In this work we examined the relationship between the false positive rate of CAD systems for breast cancer diagnosis and lesion segmentation on DCE-MRI. To achieve our aim, we obtained rich characterization of data through advanced processing techniques, combined with machine learning paradigms intended for big data analysis and used the resulting information to build a CAD system. We did not introduce any

a priori

knowledge about the disease in the work flow in order that all information may be completely data driven, which thereby also enabled us to identify new features not currently in the Breast Imaging Reporting and Data System (BI-RADS) classification criteria that could potentially improve segmentation of visual readings. Both morphological and kinetic descriptors are considered in BI-RADs lexicons. However, in NME lesions, morphological descriptors are hard to define and therefore, kinetic behavior can be an important source of information. Therefore, using only dynamic information of the tissue, we performed a supervised method to detect and segment non-mass enhanced lesions on the breast.

Lesion segmentation has been successfully achieved using unsupervised clustering methods, [30], fuzzy c-means (FCM) [9] or improvements over FCM [24]

. In unsupervised clustering, sophisticated pre-processing must be implemented to control the false positive rate, with fine tuning of parameters and/or heuristic steps. On the other hand, it has been demonstrated that processing of dynamic signals provides relevant information for classification of tissues, such as principal component analysis (PCA)-based decompositions closely related to the 3TP method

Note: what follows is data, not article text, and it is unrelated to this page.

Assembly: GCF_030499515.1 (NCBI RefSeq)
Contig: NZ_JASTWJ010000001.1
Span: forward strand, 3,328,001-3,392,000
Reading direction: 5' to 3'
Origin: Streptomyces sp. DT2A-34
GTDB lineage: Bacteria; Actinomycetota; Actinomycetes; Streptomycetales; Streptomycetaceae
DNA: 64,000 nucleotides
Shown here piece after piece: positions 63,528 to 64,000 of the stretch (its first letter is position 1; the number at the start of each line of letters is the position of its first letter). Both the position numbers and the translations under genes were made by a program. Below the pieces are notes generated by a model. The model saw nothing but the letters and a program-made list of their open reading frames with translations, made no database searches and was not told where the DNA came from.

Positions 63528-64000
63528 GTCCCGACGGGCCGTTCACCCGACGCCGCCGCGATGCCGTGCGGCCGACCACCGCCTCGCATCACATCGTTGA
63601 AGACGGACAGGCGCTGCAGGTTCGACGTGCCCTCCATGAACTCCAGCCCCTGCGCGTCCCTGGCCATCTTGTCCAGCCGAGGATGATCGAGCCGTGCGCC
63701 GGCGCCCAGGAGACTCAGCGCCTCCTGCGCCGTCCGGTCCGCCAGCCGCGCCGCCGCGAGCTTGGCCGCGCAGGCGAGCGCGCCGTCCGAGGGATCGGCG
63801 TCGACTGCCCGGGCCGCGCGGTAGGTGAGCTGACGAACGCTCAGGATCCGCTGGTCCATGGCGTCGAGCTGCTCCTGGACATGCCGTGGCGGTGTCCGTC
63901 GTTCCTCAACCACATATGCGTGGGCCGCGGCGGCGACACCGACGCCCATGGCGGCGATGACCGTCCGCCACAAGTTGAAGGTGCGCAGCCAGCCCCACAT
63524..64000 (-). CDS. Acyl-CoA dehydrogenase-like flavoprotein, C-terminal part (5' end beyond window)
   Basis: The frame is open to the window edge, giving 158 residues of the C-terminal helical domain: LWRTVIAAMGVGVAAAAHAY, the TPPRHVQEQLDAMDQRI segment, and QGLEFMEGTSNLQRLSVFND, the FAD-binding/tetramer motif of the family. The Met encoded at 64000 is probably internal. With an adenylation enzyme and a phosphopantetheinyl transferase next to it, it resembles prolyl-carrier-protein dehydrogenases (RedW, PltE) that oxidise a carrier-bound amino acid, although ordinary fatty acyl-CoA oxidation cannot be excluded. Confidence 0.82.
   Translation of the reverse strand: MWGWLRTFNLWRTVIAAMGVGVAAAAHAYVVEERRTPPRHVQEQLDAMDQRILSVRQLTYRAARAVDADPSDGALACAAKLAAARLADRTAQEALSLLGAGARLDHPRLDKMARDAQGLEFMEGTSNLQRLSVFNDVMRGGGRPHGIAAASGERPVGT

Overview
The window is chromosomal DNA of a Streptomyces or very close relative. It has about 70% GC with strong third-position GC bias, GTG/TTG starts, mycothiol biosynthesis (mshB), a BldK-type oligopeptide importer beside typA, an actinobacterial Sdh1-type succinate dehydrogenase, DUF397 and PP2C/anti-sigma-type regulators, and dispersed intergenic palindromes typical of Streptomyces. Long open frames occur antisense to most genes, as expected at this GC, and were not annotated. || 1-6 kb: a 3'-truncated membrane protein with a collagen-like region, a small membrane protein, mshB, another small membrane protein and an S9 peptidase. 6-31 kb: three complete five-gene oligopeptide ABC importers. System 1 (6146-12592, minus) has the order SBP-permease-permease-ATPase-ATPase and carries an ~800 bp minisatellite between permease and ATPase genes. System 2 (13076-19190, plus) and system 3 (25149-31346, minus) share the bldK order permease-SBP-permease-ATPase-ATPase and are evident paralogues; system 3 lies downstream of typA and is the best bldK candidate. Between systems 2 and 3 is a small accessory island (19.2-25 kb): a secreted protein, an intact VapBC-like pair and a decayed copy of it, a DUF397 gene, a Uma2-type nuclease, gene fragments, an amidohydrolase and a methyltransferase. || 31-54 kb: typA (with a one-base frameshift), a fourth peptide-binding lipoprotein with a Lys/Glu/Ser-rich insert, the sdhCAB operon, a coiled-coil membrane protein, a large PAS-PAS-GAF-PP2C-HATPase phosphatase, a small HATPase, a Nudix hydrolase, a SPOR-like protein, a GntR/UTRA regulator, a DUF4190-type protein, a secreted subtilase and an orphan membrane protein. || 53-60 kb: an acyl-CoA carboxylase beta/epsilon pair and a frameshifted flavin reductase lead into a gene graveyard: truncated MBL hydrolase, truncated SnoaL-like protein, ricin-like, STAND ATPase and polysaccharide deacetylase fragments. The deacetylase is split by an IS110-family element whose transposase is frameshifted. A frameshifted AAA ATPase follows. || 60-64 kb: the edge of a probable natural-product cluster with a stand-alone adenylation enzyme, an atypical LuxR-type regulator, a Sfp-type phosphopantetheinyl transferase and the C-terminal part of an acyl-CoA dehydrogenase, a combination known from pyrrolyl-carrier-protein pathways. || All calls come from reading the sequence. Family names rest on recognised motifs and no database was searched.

[13].

Thus, we undertook a combination of supervised segmentation and signal processing to successfully segment NME lesions with control of the false positive rate. Independent component analysis (ICA) was used to extract a set of independent curves that described the possible dynamic behavior of different breast tissues. ICA has been shown to provide richer descriptions of underlying patterns than PCA [21, 22]

, and therefore was used for supervised classification in our work. We also incorporated machine learning, whereby we trained a classifier using the information encoded in a whole dataset of subjects, including the dynamic behavior of benign and malignant tissues. Considering features at the voxel level, the system ’learned’ to characterize malignant tissues with a support vector machine (SVM). A procedure was implemented to fix the SVM hyperplane location, reducing and controlling the false positive rate. Projecting new unseen data using the unmixing matrix allowed us to obtain the features for estimating the generalization capabilities in a cross validation scheme, and compare it with visual readings of the images reported in the literature and other CAD system approaches.

The methods proposed within this work demonstrate that NME can be detected with kinetic information by using multiple enhancement curves, providing a promising approach for improving breast cancer diagnosis. Accurate diagnostic methods as the one we hereby present may have an impact not only in accurate diagnosis, but also in reducing unnecessary breast biopsies.